written by Esther Eley Jones
There are many kinds of bikes – girls, boys, racer, road, mountain, cruiser, cargo, folding and electric bikes. When I was growing up in rural Oak Grove in West Carroll Parish there was only one kind that I was aware of and that was a two wheel, plain, with no brakes, and a 24” which was large enough for me to ride when I was a teen.
Learning to ride a bike is something that all young boys and girls dream to do. Living on the farm in West Carroll Parish in the 1950 s when I was about 10 or 11 years old, I really wanted to learn to ride a bike. There were eight of us children and one bike to be shared between us. I had plenty of help in learning to ride a bike; however, when would I get to learn to ride? I would learn but I’ll have to wait my turn and for someone to teach me.
It was autumn and the fields were plowed, the rows were straight, ready for the next crop and work was slowly coming to a standstill on the farm. During this down time was when my sister Mary who is five years older than me decided it was time for me to learn to ride a bike and she would teach me. She asked my sister Jean who is two years older than me to help her to teach me. Learning to ride a bike on the road in front of the house was not a good idea. Therefore, they decided that we needed to go to the field back behind our house where we lived on Mr. Lee Landrum’s place. There was a one lane dirt road that we could ride on. Which meant that no one could see us. Little did we know that we would regret that decision.
Once we found a good place to start practicing, the lessons would begin. The advantage for choosing the one lane dirt road was that there would not be any obstacles in the way in case I had a run-a-way bike. The weather was pleasant with a cool breeze blowing that stirred up the dust in the field. On this straight one lane road I could go in a straight line and I wouldn’t have to make any turns. Learning the turns would come at a later date, but for the time being I would learn to ride in a straight path.
We found the right place and the lesson begin. I was sitting up straight, with my pretty dress on, my black and white loafer shoes on, I was holding on to the handle bars, my feet on the peddles and ready to go. So Marry and Jean gave me a push and off I went then down on the ground with the bike on top of me. What was I to do? What did I do wrong? What just happened? I realized my leg was hurting really badly and I couldn’t get up. My left leg was broken. The lesson was over. Mary and Jean tried to get me up and couldn’t. My leg was hurting too badly for me to be moved. Someone had to go to get Mother and Daddy to come help.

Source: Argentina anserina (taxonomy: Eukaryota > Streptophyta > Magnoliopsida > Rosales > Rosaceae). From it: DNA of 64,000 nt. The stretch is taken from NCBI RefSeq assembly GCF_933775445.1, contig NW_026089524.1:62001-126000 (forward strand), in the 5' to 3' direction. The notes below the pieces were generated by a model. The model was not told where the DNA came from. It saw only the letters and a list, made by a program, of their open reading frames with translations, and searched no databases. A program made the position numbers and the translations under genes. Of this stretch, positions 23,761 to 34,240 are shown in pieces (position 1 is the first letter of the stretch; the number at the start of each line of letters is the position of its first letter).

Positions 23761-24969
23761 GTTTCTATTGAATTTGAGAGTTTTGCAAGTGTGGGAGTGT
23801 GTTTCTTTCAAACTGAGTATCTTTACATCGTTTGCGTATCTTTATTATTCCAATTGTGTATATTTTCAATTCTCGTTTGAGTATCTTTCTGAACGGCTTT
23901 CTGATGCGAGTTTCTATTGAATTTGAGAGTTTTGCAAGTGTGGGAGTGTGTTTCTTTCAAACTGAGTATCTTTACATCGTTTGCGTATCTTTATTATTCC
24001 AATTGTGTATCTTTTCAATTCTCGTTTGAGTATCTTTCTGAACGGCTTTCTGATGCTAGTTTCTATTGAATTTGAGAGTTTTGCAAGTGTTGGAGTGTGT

Well, help came and I was taken to the hospital in Oak Grove. I was laying on the bed and Dr. Biggs, Daddy and Mother were standing outside my room in the hall. Dr. Biggs was telling them what was going on, and my leg was broken in two places. He would set the bones and put a cast on it. I will have to wear the cast from the foot to the hip until the bone is mended back together. I heard this would be painful and a long healing process. My leg would itch inside the cast, but not to scratch it. The cast would make my leg sweat and it would be uncomfortable. All those things did take place, in addition, I scooted around on the floor, because the crutches made my arms sore. In spite of all the uncomfortable obstacles I made progress.
My leg healed after several months of wearing that white heavy leg cast. Learning to ride the bicycle was a feat that I would wait for another day another time period. I eventually learned to ride the bike; however, that was several years later in my teen years.
Recently I mentioned the two places on my left leg that had an indentation and mentioned that must of been the two places where I broke my leg when I was a child. My daughter-in-law said, "You broke your leg? I didn't know that. I have never heard that story before." Therefore, I shared with them the story of breaking my leg and how uncomfortable it was. Then, there was the peanut pattie that an elderly black man brought to me that he somehow had put a quarter inside the wrapper. That amazed me how he did it.
I never figured out how he did that neat little trick; however, I kept busy a while and my mind off my discomfort. And I was forever grateful for this elderly black man who brought me my favorite candy, peanut pattie, in the world. That made all the suffering so much easier to bare.
|Photo from the Library of Congress|